As with any capital city in ancient times and today, Jerusalem was a melting pot of many cultures. This caused a degree of constant tension for those who were faithful to their Bible and the Hellenistic Jews. Consequently, as stated previously, there were significant differences in worldviews between the European Roman-Greeks and the common Jewish people. The Romans accepted the Greek lifestyle and are often referred to as Roman-Greeks or Greco-Romans. Modern students generally do not realize the vast degree of cultural and religious differences between these groups. Understanding these differences will not only bring insight to the Scriptures but will also bring interesting reflective insights into modern Western culture. In this chapter, the brief descriptions of ten opposing philosophical and theological positions presents a foundation of the opposing worldviews that people held.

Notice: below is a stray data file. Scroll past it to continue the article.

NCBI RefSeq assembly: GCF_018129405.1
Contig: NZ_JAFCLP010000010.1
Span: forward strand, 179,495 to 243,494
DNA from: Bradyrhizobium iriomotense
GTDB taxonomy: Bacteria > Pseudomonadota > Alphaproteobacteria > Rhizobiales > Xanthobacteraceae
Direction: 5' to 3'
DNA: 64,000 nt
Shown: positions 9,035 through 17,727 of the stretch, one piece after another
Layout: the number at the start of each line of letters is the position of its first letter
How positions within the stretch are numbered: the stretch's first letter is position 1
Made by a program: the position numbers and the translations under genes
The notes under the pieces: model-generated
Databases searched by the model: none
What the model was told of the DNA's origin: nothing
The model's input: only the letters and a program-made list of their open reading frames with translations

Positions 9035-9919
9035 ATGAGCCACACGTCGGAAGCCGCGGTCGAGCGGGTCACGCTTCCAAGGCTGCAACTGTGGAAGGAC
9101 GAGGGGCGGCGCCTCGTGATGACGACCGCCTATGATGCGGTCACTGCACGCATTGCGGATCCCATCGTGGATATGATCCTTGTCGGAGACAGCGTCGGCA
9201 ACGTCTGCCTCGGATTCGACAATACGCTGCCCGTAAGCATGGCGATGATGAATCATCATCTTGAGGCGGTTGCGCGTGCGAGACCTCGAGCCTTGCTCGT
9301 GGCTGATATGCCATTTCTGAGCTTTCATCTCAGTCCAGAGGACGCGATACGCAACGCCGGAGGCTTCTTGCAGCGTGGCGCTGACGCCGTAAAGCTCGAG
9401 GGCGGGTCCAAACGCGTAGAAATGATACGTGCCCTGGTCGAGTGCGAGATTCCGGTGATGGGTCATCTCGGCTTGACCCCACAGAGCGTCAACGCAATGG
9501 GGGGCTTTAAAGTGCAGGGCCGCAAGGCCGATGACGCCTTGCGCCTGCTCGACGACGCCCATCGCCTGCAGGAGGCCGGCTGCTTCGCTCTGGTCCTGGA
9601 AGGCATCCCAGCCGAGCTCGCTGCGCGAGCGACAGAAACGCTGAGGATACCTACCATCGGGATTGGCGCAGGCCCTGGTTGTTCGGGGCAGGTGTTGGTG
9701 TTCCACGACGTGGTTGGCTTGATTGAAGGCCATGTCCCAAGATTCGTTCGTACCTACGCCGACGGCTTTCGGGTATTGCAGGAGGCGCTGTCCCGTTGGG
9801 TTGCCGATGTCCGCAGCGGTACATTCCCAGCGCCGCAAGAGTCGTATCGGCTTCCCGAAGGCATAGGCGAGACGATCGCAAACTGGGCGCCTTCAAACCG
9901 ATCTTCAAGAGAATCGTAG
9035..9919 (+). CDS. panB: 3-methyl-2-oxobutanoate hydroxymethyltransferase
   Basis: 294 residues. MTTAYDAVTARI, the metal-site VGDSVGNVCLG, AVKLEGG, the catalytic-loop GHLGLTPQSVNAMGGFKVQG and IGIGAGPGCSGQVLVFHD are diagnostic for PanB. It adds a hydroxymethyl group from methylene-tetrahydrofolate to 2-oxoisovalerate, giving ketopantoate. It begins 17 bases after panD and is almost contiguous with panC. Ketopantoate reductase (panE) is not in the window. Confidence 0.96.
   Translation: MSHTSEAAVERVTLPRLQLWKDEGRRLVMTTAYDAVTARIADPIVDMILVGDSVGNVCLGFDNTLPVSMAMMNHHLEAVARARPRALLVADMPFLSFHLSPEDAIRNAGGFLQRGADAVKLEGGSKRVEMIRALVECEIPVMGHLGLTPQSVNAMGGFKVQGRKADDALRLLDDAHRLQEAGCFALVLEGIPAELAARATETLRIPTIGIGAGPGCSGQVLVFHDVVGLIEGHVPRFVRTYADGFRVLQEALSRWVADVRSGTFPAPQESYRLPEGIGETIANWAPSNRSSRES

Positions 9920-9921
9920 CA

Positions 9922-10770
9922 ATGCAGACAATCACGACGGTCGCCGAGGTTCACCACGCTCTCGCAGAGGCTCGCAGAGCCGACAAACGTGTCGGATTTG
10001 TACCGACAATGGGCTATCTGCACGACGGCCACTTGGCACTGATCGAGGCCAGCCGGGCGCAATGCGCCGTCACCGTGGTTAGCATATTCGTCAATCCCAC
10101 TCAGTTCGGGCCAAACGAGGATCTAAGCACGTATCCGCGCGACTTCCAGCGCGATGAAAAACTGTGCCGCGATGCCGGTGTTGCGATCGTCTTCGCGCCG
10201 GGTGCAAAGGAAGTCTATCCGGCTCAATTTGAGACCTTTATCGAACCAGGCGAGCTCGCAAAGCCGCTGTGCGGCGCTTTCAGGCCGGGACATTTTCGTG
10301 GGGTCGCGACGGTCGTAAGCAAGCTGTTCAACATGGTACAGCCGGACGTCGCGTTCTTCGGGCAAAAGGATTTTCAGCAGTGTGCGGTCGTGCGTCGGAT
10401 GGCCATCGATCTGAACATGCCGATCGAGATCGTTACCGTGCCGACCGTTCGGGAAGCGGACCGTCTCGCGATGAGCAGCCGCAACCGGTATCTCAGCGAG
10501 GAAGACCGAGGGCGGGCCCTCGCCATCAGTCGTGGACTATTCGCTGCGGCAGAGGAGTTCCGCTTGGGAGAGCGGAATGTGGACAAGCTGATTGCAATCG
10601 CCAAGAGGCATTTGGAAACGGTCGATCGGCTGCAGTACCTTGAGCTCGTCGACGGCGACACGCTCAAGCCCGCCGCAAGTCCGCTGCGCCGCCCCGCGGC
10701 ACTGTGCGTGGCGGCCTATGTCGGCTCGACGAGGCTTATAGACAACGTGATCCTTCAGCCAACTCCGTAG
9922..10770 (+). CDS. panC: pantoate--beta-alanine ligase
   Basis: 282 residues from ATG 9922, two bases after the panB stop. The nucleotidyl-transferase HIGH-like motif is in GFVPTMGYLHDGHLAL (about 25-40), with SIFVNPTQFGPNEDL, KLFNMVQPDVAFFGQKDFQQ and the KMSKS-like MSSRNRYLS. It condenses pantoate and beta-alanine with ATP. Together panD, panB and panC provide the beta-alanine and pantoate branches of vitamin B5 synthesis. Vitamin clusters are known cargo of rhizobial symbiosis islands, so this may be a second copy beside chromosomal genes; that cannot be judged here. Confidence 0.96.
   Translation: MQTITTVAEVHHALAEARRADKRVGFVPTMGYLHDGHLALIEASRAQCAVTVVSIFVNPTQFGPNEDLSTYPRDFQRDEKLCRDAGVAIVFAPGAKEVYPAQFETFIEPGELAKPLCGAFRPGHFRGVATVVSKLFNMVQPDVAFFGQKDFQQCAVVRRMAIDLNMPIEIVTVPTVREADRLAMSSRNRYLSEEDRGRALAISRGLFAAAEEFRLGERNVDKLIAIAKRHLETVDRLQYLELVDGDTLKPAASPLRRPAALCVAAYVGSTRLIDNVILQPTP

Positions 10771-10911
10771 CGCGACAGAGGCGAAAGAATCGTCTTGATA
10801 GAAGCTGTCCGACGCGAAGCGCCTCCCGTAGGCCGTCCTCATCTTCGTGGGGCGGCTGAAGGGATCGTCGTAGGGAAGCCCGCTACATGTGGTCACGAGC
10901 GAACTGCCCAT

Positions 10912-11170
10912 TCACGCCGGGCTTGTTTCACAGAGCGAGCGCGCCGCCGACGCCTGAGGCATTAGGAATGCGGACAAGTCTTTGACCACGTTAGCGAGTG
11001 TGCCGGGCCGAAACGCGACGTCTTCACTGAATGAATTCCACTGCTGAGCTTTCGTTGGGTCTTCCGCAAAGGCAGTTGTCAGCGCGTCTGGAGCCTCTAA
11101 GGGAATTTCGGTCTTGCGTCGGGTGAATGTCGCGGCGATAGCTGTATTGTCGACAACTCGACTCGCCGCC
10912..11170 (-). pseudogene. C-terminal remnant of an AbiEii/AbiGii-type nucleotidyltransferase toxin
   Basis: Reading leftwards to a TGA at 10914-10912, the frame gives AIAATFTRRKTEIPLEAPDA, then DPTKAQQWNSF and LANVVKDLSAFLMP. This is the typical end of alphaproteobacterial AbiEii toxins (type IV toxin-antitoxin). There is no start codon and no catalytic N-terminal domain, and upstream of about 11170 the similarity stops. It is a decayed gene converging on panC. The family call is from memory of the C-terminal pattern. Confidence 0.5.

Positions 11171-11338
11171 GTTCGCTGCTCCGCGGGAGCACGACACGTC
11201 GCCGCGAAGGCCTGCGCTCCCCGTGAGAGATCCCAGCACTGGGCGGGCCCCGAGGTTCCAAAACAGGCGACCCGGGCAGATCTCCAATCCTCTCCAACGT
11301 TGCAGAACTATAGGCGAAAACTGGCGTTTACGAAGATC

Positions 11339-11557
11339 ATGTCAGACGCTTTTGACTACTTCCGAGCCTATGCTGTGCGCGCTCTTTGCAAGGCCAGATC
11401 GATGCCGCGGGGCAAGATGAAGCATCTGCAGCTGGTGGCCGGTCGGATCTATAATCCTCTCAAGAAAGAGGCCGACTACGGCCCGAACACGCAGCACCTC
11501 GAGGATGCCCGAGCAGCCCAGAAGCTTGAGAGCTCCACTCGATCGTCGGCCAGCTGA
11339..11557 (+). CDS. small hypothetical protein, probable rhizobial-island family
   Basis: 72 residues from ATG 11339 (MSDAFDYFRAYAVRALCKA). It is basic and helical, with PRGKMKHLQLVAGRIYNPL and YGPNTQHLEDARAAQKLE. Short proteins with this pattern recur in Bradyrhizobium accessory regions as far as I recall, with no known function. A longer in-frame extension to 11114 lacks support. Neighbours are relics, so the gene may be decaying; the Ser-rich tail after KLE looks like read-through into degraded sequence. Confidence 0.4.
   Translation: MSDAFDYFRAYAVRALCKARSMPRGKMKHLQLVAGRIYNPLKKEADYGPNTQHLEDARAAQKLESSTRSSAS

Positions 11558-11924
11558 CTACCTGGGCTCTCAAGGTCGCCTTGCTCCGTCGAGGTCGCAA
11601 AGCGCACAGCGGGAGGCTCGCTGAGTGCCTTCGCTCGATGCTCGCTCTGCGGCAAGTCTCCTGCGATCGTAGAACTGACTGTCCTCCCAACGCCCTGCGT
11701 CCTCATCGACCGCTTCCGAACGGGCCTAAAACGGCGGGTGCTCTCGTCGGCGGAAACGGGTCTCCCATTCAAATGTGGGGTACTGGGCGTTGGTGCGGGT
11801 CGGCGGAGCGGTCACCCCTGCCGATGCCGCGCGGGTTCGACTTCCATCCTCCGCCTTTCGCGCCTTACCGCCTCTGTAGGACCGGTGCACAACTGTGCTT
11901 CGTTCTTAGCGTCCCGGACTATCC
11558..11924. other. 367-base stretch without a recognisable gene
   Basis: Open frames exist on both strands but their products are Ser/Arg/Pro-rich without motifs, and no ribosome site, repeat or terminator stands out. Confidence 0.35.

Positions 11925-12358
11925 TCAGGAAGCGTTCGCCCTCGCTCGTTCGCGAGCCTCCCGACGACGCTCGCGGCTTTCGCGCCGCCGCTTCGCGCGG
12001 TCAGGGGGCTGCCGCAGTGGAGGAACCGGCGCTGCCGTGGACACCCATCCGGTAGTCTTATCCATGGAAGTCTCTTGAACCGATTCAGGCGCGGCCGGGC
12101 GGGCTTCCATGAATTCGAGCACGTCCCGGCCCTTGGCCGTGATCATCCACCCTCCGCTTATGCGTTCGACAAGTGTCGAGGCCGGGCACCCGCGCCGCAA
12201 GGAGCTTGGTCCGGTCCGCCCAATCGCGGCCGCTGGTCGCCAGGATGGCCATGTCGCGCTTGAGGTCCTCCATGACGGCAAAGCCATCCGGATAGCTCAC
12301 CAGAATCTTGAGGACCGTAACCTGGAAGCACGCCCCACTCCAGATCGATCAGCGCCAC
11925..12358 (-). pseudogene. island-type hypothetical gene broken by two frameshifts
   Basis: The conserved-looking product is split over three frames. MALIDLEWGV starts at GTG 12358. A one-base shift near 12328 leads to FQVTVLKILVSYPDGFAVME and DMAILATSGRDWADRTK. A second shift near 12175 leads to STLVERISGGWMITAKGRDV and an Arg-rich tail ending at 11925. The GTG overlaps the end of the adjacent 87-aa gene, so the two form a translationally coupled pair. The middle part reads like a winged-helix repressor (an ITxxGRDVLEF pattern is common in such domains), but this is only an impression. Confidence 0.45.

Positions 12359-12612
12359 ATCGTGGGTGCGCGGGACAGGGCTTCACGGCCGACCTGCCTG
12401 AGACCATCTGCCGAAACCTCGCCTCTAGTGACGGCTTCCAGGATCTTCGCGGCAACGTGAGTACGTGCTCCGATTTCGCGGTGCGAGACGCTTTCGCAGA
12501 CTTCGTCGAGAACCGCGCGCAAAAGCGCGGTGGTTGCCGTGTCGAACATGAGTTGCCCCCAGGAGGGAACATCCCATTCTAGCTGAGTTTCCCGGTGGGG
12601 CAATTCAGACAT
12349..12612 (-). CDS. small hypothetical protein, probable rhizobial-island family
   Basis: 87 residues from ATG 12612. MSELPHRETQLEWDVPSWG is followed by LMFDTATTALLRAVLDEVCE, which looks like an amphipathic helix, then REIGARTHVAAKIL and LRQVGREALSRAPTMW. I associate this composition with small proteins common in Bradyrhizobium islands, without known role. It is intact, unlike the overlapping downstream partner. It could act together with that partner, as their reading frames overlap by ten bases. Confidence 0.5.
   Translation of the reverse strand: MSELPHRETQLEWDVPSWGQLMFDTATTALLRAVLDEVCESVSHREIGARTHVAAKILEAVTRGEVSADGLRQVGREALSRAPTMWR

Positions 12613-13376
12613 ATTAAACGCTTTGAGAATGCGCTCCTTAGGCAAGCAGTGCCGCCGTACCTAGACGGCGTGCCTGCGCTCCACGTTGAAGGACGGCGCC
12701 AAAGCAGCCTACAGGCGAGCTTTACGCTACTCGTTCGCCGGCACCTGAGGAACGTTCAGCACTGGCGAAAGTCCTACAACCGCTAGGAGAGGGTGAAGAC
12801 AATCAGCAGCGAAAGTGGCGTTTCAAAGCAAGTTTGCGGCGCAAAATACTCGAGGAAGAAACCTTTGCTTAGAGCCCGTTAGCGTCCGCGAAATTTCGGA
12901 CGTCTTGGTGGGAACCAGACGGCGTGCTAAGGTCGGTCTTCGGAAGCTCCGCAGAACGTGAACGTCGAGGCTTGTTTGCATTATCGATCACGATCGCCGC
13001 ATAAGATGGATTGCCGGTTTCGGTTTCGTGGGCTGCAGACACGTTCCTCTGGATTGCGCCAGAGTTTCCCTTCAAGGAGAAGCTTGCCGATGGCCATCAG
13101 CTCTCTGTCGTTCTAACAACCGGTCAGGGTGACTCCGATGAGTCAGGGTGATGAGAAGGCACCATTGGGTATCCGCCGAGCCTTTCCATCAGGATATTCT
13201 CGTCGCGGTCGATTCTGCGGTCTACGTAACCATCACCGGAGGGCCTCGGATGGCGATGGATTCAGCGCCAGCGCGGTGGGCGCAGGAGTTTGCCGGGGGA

An example of a basic cultural difference is this: If an American or European asks you what you believe, you will tell him. However, if a first century Jew wanted to know what you believed, he would have followed you for a month and then told you. Now who would have the greater degree of accuracy? The answer is obvious. The first century Jew would have placed you in your cultural context. So likewise, our perspective in understanding the gospels needs to be focused on the context to perceive the full message.
Video Insert >
02.04.01.V The Ethnic Diversities of Jerusalem. Dr. Petra Heldt discusses the ethnic diversities of Jerusalem — a melting pot city of many cultures. Introduction by Dr. Bill Heinrich. (10:25)